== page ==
All in the timing for a cash and call strategy

We finally saw a significant rally in wheat prices last week, and while it didn’t last, it did provide the opportunity for growers who used a cash and call option strategy, or a cash and buy futures or swaps, to cash out their derivatives to close out the trade. In this article we’ll look at the possible results, and whether the cash and call is still a relevant strategy for those still holding grain.

Obviously it’s impossible to analyse the results of any grain marketing strategy without making some assumptions.  We started talking about the cash and call in mid-January, so we’ll take the average physical price for mid-January to mid-February, and the average CBOT futures, swap and call option value for the same period.

On the close out end, we’ll use the price received last Friday, which was just off the peak seen on Thursday. 

The average APW wheat price from mid-January to mid-February was $275/t port in the track market.  The average July CBOT price was 480¢/bu, which when combined with the AUD was at $252/t.

Call option values are harder to calculate, but let’s assume a call option with a strike of 490¢/bu cost around 15¢/bu ($5.50/t), and $12/t if AUD cover was included, and it was done through bank swaps.

Figure 1 shows that derivative contracts would have been well out of the money for much of the time since mid-February, but the strong rally last week largely pushed them into the money, but with the rising Aussie dollar, hedging in US terms has given a better result (figure 2).

Figure 3 shows the various strategies and the net result from each.  This time the best result has come from the riskiest strategy, which left the Aussie dollar open. The 10% appreciation in the AUD since February has more than offset the increases in CBOT wheat, so the derivative leg of the strategy in AUD terms has resulted in a loss.  However, the avoidance of storage costs has seen the cash and call, or cash and buy swap see a marginally better result than holding physical.

Those who simply bought CBOT futures in US terms leaving the Aussie dollar open have achieved a $10 profit on the derivative to add to the original price, while the call option in US terms returned just 30¢/t.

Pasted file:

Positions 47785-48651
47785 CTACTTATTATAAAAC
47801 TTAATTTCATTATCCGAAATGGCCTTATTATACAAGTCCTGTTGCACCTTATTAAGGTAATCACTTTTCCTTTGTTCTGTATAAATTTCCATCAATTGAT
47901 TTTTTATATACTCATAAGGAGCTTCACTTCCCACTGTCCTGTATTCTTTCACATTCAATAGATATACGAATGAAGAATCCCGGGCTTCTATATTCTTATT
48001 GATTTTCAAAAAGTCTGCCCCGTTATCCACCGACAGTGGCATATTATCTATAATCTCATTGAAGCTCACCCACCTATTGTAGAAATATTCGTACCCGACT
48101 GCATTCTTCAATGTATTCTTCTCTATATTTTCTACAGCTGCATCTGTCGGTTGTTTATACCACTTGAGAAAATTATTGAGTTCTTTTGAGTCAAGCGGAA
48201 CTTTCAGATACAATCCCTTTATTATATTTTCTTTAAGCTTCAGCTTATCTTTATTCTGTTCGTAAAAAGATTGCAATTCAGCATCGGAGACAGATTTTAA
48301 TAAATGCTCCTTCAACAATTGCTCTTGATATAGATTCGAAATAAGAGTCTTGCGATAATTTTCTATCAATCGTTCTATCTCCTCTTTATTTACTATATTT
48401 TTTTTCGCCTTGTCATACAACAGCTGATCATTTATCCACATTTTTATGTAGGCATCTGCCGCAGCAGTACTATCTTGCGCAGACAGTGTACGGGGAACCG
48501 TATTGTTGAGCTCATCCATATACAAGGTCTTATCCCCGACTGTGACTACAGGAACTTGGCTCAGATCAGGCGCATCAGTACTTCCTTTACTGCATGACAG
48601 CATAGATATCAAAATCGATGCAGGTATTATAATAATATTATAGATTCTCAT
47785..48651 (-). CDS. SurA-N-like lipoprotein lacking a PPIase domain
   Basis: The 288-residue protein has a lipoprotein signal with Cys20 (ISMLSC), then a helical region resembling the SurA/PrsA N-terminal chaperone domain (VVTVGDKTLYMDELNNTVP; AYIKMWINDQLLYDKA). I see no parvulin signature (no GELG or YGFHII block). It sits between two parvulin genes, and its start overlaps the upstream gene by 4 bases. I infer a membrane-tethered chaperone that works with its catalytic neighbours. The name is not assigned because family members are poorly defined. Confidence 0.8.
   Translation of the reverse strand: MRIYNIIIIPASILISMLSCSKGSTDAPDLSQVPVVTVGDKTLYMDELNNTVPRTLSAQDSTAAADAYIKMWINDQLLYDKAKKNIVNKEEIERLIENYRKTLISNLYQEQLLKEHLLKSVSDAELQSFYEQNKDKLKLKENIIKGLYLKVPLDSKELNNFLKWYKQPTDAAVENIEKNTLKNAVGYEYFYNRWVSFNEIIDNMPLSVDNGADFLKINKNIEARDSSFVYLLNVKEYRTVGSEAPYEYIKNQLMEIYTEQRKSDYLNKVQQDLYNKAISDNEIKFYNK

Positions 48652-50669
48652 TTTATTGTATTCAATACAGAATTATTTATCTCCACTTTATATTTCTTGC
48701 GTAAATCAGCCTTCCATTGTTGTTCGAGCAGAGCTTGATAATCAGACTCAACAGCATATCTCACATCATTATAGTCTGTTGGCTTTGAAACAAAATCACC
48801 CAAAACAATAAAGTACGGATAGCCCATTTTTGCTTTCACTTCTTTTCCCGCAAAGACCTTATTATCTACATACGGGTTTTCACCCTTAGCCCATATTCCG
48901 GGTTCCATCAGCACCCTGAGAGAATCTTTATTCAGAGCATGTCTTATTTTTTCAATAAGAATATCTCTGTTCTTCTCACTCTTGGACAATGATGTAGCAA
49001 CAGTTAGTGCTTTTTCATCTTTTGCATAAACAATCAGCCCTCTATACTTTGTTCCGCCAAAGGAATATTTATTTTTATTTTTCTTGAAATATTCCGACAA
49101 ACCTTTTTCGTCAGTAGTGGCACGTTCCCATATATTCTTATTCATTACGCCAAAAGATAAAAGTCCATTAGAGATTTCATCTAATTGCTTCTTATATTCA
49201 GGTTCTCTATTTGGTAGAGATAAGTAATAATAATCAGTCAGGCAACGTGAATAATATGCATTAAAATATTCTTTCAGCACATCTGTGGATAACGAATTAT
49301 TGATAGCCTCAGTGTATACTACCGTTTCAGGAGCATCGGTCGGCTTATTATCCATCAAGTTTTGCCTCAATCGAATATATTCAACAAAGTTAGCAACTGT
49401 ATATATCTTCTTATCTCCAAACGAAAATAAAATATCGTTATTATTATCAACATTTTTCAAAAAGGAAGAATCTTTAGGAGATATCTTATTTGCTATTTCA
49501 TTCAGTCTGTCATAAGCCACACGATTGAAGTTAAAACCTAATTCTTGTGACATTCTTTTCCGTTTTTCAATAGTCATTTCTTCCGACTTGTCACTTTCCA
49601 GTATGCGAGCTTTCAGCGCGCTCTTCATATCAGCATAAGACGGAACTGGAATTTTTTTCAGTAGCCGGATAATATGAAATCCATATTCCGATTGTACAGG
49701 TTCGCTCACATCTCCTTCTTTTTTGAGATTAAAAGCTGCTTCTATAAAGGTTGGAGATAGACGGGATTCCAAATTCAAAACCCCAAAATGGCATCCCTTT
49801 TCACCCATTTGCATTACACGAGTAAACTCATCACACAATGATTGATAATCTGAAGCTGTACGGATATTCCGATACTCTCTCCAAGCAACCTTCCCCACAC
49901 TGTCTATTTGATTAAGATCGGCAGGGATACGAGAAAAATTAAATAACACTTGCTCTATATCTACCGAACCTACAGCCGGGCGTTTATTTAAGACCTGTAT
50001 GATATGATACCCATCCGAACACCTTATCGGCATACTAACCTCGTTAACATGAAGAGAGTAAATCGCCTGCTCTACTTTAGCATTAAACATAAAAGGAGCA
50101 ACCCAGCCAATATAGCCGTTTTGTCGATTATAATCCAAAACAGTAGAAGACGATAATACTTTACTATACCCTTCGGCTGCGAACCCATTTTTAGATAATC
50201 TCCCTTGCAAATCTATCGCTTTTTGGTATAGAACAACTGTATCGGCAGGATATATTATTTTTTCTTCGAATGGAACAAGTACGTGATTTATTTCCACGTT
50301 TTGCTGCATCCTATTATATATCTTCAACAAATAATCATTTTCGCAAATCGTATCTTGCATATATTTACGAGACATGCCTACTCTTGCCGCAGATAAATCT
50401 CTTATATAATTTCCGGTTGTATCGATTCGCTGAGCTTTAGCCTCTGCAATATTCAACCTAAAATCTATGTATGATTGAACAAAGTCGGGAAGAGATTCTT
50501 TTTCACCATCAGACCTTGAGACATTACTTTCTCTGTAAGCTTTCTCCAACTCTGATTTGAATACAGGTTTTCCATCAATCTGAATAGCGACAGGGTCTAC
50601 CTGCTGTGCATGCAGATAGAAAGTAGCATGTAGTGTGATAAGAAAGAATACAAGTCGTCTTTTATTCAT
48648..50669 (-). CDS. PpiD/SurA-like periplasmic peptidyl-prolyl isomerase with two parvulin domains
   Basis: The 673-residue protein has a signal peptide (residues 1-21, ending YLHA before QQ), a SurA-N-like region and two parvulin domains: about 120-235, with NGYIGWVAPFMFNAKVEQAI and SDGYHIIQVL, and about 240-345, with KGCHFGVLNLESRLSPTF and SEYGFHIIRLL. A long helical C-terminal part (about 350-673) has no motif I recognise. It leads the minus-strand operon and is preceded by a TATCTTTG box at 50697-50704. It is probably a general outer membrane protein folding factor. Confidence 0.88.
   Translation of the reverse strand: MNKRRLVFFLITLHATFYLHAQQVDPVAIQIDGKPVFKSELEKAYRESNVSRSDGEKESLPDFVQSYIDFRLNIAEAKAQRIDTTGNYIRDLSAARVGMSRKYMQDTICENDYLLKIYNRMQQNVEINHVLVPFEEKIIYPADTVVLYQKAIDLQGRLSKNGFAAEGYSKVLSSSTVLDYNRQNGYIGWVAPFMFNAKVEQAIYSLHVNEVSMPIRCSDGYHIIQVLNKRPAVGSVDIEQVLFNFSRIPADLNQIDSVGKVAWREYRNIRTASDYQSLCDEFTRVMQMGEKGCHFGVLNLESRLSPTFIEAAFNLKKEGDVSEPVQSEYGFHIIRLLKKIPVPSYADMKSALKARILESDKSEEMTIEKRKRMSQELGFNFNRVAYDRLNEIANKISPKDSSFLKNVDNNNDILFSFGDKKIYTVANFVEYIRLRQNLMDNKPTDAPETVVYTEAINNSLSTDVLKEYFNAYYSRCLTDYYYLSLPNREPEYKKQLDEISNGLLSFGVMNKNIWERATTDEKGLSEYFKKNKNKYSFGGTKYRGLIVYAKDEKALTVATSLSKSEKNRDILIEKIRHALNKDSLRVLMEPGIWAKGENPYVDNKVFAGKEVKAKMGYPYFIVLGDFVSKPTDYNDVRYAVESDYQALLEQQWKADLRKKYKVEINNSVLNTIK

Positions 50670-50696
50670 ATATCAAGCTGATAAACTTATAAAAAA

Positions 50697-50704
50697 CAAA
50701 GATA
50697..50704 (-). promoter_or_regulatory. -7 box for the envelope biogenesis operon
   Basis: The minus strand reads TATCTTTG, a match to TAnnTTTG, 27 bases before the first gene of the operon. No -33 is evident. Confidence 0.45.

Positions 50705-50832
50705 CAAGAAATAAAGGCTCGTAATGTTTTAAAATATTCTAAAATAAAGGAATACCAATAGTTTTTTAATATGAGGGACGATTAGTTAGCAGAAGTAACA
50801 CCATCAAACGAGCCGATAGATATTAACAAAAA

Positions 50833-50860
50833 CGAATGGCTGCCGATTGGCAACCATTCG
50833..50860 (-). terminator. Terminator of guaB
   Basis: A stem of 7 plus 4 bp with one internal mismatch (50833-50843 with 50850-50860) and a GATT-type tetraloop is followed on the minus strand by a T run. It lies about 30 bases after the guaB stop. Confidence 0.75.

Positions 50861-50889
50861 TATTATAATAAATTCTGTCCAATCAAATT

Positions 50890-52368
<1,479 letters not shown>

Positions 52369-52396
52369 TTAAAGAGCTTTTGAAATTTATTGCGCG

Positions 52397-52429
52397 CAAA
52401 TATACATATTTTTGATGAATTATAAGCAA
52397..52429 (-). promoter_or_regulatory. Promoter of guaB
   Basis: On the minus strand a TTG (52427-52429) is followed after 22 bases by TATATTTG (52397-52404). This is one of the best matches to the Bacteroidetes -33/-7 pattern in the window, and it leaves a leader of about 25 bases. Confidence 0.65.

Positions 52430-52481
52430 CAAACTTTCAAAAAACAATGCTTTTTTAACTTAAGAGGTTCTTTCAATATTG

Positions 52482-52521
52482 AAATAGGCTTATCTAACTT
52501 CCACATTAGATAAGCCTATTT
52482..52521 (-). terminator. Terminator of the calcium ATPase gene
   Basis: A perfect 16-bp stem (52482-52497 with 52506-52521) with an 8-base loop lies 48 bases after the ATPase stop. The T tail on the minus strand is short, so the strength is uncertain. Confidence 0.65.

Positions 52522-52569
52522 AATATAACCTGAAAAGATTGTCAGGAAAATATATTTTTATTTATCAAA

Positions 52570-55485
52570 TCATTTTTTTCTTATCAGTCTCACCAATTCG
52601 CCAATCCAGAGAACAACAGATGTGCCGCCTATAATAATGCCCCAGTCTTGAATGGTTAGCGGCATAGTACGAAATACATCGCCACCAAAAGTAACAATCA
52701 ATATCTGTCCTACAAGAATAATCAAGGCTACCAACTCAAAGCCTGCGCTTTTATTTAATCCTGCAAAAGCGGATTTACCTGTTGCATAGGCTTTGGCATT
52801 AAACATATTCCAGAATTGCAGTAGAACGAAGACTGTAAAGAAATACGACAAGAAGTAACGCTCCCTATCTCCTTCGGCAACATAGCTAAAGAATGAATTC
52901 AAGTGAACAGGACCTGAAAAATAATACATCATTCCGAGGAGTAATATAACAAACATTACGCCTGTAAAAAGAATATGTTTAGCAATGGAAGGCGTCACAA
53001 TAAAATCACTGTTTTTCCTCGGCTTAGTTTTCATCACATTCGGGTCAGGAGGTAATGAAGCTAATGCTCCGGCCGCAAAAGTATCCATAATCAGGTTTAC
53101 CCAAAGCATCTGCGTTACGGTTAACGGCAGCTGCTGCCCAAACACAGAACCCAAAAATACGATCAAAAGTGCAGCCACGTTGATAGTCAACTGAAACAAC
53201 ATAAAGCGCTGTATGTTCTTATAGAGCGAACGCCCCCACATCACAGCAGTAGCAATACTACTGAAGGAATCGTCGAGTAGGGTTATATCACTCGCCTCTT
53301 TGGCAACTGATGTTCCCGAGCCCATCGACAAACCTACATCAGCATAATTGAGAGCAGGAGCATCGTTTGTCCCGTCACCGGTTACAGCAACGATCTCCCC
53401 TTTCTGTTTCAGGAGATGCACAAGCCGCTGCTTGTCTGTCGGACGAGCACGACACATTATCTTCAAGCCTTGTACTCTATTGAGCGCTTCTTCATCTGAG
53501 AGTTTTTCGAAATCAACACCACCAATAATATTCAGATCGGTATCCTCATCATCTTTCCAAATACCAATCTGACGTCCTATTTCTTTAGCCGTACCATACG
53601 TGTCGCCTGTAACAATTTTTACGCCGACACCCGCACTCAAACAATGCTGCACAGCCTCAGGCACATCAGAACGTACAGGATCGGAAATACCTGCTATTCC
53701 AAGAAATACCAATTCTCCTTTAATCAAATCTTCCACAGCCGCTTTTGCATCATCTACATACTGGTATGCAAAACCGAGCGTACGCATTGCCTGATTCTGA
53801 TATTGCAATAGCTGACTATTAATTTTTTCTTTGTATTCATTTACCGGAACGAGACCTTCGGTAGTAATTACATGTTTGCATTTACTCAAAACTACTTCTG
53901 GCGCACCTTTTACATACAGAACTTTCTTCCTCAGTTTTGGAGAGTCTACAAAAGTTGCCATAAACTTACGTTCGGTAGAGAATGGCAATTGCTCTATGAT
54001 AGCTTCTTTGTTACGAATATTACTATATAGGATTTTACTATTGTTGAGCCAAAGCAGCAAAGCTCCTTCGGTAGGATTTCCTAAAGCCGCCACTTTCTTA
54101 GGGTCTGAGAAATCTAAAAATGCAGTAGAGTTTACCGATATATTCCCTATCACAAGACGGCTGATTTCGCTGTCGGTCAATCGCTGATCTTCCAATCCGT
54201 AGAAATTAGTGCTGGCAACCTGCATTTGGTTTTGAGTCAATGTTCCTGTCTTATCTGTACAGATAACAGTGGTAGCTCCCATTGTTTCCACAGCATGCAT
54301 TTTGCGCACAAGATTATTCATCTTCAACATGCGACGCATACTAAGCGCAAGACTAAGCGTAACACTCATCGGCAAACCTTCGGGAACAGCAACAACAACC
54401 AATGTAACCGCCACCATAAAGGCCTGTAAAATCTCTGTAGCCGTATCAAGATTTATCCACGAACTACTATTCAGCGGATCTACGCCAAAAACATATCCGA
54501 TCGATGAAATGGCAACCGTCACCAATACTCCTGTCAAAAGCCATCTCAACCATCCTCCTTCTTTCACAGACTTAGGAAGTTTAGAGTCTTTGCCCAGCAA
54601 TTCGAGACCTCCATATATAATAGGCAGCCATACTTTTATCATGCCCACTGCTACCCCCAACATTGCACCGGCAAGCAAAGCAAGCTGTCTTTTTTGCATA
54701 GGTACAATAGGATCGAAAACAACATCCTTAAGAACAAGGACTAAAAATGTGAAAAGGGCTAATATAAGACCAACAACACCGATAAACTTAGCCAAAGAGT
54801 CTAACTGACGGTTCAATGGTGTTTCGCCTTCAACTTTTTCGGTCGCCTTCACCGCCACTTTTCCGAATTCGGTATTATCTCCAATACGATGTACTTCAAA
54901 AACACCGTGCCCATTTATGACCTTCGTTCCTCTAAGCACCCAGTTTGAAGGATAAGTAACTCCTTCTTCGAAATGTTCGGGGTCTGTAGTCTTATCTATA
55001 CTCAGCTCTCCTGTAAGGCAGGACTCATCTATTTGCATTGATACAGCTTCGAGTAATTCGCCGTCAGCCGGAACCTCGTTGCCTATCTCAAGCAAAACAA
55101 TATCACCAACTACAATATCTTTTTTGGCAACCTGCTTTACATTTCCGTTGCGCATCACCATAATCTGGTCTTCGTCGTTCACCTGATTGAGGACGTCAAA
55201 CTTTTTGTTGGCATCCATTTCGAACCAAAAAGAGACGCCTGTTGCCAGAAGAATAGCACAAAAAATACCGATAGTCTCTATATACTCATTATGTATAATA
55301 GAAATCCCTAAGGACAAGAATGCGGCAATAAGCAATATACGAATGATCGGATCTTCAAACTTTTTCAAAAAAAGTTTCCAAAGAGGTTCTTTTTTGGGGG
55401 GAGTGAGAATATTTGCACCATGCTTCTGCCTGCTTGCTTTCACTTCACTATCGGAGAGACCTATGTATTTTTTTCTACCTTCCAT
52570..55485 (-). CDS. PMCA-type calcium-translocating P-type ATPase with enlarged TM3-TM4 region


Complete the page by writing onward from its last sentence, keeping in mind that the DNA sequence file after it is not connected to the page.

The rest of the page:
What does it mean?

It won’t surprise any growers to see that simply selling physical at harvest has given the second best result out of these strategies.  The best result, that of replacing physical with CBOT wheat futures and leaving the AUD open takes a certain amount of market knowledge, and is probably too risky for many, but it’s worth including for the learning experience.

In the current market the cash and call strategy is still applicable, especially given CBOT has fallen over the weekend, and physical prices have held some strength.  This time it would probably be worth taking some cover against the AUD falling (ie using swaps in AUD or selling equivalent amount of AUD), as there is apparently a reasonable chance the currency could ease over the coming months, which would see wheat prices rise in our terms, but not necessarily in US terms.

Have any questions or comments?

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Key Points

  • The recent spike in wheat prices gave an opportunity to close out swaps or call options bought to replace physical wheat.
  • The rising Australian dollar has more than negated increases in CBOT wheat prices, with the best results when leaving the AUD open.
  • There is still opportunity in cash and call strategies, as last week showed the market can still rise quickly, or the AUD fall.

Click on graph to expand

Click on graph to expand

Click on graph to expand

Data sources: CME, Trade, Mecardo

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